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The cheese pizza, topped with mozzarella, oregano and fresh basil.
The cheese pizza, topped with mozzarella, oregano and fresh basil. Miranda Glasser

New restaurant serves ‘Boston Italian-style’ pizzas

In the mood for a lok lak pizza? How about a post-Christmas turkey sub? These are just two of the recent specials at Belmiro’s, the popular new pizza joint near the Old Market.

Specialising in generous portions, ever-changing specials and “a slice of home, away from home”’ (if home is the US east coast) Belmiro’s Pizza and Subs has been pulling in the punters, all hungry for a carb-load of hearty Italian-American fare.

Owner Belmiro ‘Tyler’ Jose Barros moved to Siem Reap six months ago after 24 years working in finance, the last 10 of which were spent in Hong Kong. Having become involved with NGO Honour Village Cambodia – Barros is non-executive director and helped raise 50 per cent of the group’s funding through various fundraisers in Hong Kong over the years – he decided to make Temple Town his home.

Owner Belmiro 'Tyler' Jose Barros outside his pizzeria.
Owner Belmiro 'Tyler' Jose Barros outside his pizzeria. Miranda Glasser

Belmiro’s is in a former Khmer restaurant next to Boulangerie, and Barros has retro-fitted it out with brick walls, a sleek wooden counter and a cosy red bar. The kitchen equipment is custom made and pizzas are hand stretched.

“A lot of restaurants in town offer everything under the sun: all-day breakfast, Khmer food, pasta,” he says, “so here we just specialise in pizzas and subs and try to keep it fresh with weekly specials.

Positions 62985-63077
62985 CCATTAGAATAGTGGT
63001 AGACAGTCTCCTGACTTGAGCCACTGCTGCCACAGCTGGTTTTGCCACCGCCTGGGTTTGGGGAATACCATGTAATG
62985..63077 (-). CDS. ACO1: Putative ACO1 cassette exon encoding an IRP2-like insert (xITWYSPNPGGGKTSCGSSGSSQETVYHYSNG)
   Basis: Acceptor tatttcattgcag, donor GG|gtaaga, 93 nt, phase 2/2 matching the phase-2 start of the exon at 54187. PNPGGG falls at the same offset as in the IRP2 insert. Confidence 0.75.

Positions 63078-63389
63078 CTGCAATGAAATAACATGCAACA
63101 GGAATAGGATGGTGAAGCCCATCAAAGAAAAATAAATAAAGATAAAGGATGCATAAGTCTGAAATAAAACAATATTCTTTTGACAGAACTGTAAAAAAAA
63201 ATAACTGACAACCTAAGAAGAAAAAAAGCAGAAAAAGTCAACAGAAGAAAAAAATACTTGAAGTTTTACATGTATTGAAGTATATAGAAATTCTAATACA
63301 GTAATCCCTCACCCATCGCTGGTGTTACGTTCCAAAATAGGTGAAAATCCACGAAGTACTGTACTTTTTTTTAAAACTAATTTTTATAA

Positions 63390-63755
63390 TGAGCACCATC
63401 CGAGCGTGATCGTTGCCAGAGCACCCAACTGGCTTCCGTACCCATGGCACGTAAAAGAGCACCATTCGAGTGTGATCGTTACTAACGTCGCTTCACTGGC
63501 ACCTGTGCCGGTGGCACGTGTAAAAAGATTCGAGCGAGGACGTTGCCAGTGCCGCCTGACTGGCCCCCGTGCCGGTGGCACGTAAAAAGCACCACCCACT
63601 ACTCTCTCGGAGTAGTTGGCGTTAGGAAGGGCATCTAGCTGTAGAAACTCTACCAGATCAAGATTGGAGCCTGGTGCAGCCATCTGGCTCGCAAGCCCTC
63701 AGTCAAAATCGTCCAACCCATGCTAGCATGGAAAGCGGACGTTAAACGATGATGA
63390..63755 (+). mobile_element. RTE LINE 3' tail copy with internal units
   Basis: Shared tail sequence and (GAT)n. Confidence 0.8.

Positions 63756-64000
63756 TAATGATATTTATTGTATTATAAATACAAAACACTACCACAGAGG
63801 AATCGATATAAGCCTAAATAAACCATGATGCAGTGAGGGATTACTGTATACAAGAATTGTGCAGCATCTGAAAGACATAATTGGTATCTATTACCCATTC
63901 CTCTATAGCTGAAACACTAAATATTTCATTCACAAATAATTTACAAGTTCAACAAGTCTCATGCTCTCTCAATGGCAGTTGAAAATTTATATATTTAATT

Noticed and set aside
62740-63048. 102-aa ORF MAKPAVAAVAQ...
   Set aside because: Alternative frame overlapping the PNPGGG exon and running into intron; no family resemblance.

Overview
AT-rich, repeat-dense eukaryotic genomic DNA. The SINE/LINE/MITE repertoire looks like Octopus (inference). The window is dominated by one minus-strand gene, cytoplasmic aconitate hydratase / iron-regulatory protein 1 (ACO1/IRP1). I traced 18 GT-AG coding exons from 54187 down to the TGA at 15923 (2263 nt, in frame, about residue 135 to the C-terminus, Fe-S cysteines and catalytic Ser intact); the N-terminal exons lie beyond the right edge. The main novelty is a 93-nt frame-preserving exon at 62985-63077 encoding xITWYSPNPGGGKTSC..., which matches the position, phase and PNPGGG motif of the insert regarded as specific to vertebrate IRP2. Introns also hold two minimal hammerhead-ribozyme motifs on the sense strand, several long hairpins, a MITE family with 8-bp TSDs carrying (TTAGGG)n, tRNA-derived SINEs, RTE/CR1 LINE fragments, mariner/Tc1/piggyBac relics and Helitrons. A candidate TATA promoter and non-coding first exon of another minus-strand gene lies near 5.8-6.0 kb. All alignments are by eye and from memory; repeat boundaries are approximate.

“As a big fella, this is almost the same menu I grew up with in New England. Boston’s such a big college town so this is really good budget food. One thing I pride myself on is we make the dough and tomato sauce from scratch every day.”

The meat-heavy menu features dishes like pepperoni pizza, meat lovers pizza and the steak bomb – a sub sandwich containing American striploin steak and provolone cheese.

But there are also vegetarian options, such as the cheese pizza and the vegetarian sub with mushrooms, aubergine, spinach and cheese. Having sampled the Aunt Nancy’s meatballs sub, Insider can verify it is delicious, in all its juicy, tomato-y glory.

His meatballs owe a debt to his college roommate Paulie Coppola. “I’ve known the family for 25 years, and it took me 10 years to get the recipe,” laughs Barros, sounding not unlike a character from the film Goodfellas.

“I think this is a unique American pizza place. What I love about it is that it’s good value. I’m not really catering towards the backpacker crowd, but what’s encouraging to me is the Khmers for the first time actually have disposable income. One thing that still gives me a little bit of a chuckle is that they insist on either ketchup or chili sauce with their pizza, but it’s a cultural difference.”

Pizzas start at $10 for a medium and $13 for a large, but are so enormous that people tend to share, while the subs range from $5 to $7 and come with a side order of crisps.

Pizza is also available by the slice for $2 or $3 depending on the topping.

Barros says the specials have proved extremely popular – the turkey sub was available at Thanksgiving and was so successful it was brought out again at Christmas.

“Then we have baked ziti,” Barros adds, “which is a typical Boston-Italian dish: penne pasta with a marinara sauce with minced beef and sausage, topped off with mozzarella. It’s something very New England Italian.”

Barros admits the cheese-laden comfort food isn’t exactly waistline friendly, but with customers returning for more, who’s complaining?

“It’s not the healthiest food in town,” he confesses, “but it’s going to put a smile on your face and you’ll sleep like a baby.”

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